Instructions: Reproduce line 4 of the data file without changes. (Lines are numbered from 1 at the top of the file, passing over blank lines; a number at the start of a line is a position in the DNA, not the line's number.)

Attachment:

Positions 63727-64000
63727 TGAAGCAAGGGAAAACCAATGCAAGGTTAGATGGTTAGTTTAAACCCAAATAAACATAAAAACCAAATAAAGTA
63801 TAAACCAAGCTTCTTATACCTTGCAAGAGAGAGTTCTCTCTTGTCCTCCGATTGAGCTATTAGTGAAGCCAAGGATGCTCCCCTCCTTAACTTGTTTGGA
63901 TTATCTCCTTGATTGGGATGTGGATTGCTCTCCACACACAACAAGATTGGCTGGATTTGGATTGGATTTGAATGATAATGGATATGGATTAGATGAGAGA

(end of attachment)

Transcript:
63901 TTATCTCCTTGATTGGGATGTGGATTGCTCTCCACACACAACAAGATTGGCTGGATTTGGATTGGATTTGAATGATAATGGATATGGATTAGATGAGAGA